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    Author(s): Justin B. RunyonJack L. ButlerMegan M. FriggensSusan E. MeyerSharlene E. Sing
    Date: 2012
    Source: In: Finch, Deborah M., ed. Climate change in grasslands, shrublands, and deserts of the interior American West: a review and needs assessment. Gen. Tech. Rep. RMRS-GTR-285. Fort Collins, CO: U.S. Department of Agriculture, Forest Service, Rocky Mountain Research Station. p. 97-115.
    Publication Series: General Technical Report (GTR)
    Station: Rocky Mountain Research Station
    PDF: View PDF  (264.84 KB)

    Description

    Invasive species present one of the greatest threats to the health and sustainability of ecosystems worldwide. Invasive plants, animals, and diseases are known to have significant negative effects on biological diversity and the ecological structure and functions of native ecosystems. Moreover, the economic cost imposed by invasive species is enormous—the damage inflicted to natural resources and costs of control measures is an estimated $137 billion each year in the United States. Climate change can fundamentally alter the behavior, spread, and harm caused by invasive species and the effectiveness of control methods. If we are to keep pace with and effectively limit the spread and damage caused by invasive species, it is critical to understand and predict how climate change will affect species invasions and the efficacy of the tools used to combat these invasions. To better identify research needs, we review the current state of knowledge pertaining to climate change impacts on several key topics, including invasive plants, their biocontrol, and wildlife disease.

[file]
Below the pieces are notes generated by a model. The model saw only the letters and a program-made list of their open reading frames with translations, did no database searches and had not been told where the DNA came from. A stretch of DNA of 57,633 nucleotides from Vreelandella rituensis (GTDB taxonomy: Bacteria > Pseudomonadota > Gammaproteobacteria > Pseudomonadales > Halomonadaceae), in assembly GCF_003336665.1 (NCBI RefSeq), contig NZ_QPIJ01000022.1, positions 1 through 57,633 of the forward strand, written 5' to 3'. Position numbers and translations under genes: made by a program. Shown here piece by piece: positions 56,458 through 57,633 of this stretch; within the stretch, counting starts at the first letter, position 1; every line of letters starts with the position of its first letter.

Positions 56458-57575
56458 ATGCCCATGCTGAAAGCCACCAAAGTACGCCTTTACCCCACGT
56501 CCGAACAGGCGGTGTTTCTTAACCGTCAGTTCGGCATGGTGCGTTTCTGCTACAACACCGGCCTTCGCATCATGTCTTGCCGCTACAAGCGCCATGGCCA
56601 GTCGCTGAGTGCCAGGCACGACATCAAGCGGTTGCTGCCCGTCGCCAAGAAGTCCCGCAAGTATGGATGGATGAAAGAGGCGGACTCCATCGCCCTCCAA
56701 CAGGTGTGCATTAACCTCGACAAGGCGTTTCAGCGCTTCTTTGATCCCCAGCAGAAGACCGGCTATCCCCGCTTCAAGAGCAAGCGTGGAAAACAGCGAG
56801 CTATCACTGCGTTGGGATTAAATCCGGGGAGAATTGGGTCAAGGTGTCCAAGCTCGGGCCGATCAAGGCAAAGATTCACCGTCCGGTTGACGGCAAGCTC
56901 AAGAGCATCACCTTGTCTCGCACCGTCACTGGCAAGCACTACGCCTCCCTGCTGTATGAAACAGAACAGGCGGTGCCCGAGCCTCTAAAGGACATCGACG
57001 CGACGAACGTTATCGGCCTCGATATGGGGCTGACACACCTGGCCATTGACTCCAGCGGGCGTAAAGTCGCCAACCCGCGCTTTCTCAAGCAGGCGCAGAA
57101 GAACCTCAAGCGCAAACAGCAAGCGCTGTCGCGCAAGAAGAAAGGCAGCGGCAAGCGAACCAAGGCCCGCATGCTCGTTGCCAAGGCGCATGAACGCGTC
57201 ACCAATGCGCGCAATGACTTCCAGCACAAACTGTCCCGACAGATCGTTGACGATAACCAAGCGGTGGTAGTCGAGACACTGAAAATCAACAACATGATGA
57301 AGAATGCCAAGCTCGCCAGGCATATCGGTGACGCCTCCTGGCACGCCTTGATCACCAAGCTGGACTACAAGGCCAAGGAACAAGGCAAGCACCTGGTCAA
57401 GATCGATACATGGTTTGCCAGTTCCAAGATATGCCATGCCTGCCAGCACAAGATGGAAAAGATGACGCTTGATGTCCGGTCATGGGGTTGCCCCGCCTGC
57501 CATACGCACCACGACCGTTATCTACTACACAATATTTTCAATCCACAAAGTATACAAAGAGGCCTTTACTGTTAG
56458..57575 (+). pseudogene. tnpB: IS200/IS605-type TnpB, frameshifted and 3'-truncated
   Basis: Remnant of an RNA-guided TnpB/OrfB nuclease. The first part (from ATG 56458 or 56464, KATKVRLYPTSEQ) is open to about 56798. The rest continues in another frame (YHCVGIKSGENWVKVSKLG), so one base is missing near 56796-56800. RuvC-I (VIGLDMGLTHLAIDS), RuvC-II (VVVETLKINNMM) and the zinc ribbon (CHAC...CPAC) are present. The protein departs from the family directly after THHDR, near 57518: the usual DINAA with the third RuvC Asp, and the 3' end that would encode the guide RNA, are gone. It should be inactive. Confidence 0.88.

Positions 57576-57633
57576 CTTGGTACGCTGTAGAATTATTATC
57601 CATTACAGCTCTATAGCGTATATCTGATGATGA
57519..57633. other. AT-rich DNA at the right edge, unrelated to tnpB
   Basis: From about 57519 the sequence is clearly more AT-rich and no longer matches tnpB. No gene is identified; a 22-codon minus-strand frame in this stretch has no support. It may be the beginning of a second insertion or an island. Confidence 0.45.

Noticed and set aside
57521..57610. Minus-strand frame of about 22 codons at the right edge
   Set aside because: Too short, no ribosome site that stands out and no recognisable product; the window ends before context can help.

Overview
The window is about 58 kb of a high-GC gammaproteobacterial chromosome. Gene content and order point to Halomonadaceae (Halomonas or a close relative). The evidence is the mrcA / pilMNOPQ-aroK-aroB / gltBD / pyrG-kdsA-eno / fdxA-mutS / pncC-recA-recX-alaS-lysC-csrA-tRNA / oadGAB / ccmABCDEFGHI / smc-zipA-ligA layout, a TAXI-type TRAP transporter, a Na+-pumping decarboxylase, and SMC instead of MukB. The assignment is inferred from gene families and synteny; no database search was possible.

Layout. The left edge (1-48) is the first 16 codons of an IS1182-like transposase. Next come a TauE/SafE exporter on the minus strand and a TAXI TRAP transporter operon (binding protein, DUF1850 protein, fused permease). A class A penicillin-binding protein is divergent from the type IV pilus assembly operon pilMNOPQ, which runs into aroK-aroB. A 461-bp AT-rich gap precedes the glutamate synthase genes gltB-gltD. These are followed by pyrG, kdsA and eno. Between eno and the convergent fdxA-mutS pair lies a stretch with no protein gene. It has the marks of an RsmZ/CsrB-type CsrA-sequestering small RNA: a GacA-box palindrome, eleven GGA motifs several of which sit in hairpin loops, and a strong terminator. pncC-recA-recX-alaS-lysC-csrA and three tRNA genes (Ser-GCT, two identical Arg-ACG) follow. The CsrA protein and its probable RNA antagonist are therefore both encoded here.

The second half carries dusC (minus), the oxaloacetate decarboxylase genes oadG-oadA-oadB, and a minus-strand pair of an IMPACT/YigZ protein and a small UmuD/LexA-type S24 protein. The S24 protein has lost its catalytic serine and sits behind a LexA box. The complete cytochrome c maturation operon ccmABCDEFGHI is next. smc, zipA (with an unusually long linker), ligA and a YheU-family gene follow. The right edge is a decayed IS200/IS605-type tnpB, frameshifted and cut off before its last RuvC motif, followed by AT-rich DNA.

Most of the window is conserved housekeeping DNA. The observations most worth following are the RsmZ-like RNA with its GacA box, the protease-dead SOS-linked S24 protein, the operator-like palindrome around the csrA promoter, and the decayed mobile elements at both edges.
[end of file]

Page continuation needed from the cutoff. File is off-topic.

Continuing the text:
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    Citation

    Runyon, Justin B.; Butler, Jack L.; Friggens, Megan M.; Meyer, Susan E.; Sing, Sharlene E. 2012. Invasive species and climate change (Chapter 7). In: Finch, Deborah M., ed. Climate change in grasslands, shrublands, and deserts of the interior American West: a review and needs assessment. Gen. Tech. Rep. RMRS-GTR-285. Fort Collins, CO: U.S. Department of Agriculture, Forest Service, Rocky Mountain Research Station. p. 97-115.

    Keywords

    climate change, grasslands, shrublands, deserts, assessment

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